9. It reduces hospital admission rates.
Facilities which offer telemedicine to their patients experience lower rates of hospital admissions. According to a study published in the American Journal of Managed Care in February 2015, telemedicine patients are 38% less likely to be admitted to the hospital when compared to figures from the general population. Patients who use telemedicine regularly also score lower for stress, anxiety, and depression.

List of the Cons of Telemedicine

1. It can result in cost increases for patients.
A research study published by Health Affairs suggests that just 12% of telemedicine visits actually replace an in-office visit to a local community provider. Almost 90% of the telemedicine services provided in the U.S. represented new service requests by patients that were in addition to the regular in-office care they received. That means for most people, the availability of telemedicine increases their medical care costs over the course of a year instead of decreasing them. That is why they are so profitable for medical practitioners who utilize this service.

2. It offers technology restrictions.
There are many issues with telemedicine that are associated with the technology. Telemedicine allows for a visual examination of a patient and an interview of specific symptoms. It does not, however, provide for a physical examination of the patient. When combined with poor internet connections, there can be a higher risk of patient mismanagement through the process of telemedicine when compared to the services provided during a standard in-office visit.

3. It may not be covered by health insurance.
Healthcare laws and insurance policies are lagging behind technological advancements in the field of telemedicine. The industry is growing rapidly, and new best practices are being developed, but at the same time, there may not be an accurate reimbursement policy available in some regions. That means some patients may actually pay more for telemedicine than they would for an in-office visit. A $40 co-pay is cheaper than a $79 charge for a 15-minute telemedicine session.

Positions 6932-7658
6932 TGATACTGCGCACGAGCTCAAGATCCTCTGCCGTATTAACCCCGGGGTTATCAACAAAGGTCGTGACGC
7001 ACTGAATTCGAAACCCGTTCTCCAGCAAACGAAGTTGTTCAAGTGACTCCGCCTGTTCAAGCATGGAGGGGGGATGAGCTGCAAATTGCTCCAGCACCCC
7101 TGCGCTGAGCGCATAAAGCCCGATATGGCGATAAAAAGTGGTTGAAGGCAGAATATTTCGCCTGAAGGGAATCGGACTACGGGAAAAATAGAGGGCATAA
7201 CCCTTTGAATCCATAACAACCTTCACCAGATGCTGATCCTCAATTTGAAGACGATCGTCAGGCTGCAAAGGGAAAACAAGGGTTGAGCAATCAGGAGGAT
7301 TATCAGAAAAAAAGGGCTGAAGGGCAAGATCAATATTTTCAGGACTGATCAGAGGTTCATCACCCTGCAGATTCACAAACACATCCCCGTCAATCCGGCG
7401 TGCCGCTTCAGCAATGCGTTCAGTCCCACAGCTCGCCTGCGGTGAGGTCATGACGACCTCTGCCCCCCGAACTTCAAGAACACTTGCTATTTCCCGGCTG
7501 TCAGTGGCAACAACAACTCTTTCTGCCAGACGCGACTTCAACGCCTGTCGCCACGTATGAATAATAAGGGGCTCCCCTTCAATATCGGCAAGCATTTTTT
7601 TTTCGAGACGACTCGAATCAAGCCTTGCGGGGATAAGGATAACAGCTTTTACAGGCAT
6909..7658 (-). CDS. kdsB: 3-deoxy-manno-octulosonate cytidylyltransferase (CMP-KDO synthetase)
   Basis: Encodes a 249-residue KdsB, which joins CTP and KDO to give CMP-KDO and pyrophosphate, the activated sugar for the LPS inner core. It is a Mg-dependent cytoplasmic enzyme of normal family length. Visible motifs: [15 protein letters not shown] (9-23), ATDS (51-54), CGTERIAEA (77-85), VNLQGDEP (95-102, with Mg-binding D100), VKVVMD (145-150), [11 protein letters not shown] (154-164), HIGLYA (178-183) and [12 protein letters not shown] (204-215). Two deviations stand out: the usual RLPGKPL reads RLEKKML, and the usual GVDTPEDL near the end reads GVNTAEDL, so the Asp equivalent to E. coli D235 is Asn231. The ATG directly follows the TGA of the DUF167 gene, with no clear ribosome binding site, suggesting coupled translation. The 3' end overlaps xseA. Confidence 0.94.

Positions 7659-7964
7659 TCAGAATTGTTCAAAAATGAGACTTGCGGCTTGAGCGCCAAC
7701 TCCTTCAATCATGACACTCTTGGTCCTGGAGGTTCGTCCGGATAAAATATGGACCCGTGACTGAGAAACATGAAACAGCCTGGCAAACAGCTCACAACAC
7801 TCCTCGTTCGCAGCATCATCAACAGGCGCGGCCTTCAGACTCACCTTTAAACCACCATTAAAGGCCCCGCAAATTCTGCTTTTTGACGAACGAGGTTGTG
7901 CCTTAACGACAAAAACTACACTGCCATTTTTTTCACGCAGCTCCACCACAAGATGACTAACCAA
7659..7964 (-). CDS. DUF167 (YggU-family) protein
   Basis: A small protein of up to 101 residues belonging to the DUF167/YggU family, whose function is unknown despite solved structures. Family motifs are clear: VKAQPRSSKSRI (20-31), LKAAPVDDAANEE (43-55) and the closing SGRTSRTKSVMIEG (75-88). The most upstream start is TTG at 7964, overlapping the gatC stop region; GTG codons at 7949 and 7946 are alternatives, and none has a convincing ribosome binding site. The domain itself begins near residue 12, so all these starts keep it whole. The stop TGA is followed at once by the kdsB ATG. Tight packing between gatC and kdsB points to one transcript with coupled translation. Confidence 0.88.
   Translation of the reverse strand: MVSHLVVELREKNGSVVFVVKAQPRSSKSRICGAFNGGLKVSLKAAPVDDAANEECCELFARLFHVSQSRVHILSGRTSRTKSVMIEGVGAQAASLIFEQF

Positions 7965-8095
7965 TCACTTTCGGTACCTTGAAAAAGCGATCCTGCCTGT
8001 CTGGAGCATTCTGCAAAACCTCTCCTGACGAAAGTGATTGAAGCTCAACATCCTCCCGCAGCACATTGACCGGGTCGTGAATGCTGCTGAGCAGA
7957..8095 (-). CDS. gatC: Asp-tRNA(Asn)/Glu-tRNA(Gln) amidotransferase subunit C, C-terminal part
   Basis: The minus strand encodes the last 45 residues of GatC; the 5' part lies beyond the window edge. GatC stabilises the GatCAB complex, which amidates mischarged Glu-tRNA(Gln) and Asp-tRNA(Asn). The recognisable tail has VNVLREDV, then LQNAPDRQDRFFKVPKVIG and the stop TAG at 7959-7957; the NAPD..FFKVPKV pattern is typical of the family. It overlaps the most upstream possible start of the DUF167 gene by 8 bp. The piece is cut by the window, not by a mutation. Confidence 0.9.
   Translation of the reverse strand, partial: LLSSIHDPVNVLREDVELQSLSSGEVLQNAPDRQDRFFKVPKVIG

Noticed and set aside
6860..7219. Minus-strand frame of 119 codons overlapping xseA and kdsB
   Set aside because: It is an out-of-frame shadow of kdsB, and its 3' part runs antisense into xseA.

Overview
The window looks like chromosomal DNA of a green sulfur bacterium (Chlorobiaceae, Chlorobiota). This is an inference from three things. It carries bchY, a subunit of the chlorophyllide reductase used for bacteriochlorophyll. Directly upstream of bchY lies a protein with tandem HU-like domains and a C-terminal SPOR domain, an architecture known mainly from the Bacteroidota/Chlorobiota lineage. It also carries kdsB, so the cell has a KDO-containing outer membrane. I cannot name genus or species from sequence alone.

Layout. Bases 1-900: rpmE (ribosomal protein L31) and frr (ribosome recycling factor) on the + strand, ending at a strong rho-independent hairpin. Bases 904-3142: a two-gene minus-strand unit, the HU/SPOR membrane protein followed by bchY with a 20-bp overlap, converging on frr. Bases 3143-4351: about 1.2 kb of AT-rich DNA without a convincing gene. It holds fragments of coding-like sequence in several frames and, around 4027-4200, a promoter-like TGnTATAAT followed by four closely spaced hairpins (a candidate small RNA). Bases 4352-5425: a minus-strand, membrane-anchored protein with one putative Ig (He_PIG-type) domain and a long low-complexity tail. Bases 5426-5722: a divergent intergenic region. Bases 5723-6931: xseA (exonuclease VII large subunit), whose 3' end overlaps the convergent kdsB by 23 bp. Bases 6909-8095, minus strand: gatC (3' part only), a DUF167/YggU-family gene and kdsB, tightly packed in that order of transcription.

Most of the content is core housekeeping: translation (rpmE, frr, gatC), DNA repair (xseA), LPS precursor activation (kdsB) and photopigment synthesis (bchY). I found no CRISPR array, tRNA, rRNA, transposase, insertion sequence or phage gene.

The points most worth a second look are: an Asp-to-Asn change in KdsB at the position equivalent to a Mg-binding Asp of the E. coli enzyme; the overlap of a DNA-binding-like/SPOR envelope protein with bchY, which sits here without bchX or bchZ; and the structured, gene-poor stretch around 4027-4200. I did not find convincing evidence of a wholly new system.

4. It could reduce the care continuity that patients receive.
One of the ways that high-quality healthcare is provided to patients is by allowing one doctor or one office to provide medical services to an individual. Through telemedicine, more doctors – and more opinions – enter the equation. Those additional doctors may not share their observations or treatment plans with a patient’s primary care provider. That lack of sharing results in an incomplete medical record for the patient, which could affect the potential outcomes which are possible with a treatment plan. This issue may reduce over time as more providers adopt telemedicine services, but for now, it is up to the patient to ensure that their medical file remains updated.

5. It eliminates jobs.
According to a March 2012 report published by Kaiser Health News, telemedicine services provided in Anchorage, Alaska, allow one nurse to supervise 33 patients. From an office desk, telemedicine technologies allow nurses to care for more patients with the same levels of effectiveness. As this technology continues to improve and be used, it is going to eliminate jobs. In the field of home health, a nurse might see about 7 patients per day. Through telemedicine, that can be multiplied by a factor of 5, which means 4 nursing jobs would be possibility eliminated.

6. It requires doctors to have technical training.
To achieve the best possible outcomes, telemedicine requires all personnel, including doctors, to have the technical training necessary to make the system work. That means IT staff may be required, equipment purchases may be necessary, and everyone on the staff may need to be trained on the new system. Not everyone is technically savvy, which means some workers may feel pressured to leave their job because they are not as effective at providing telemedicine services as their colleagues.

These telemedicine pros and cons create unique benefits for patients and medical offices, as well as some specific disadvantages for practitioners. It may create billable hours from on-call time, though it also creates fewer employment opportunities with each provider. Having better medical access is the goal of this system and it accomplishes that goal for most patients, which is why the positives with telemedicine often outweigh the negatives.

Blog Post Author Credentials
Louise Gaille is the author of this post. She received her B.A. in Economics from the University of Washington. In addition to being a seasoned writer, Louise has almost a decade of experience in Banking and Finance. If you have any suggestions on how to make this post better, then go here to contact our team.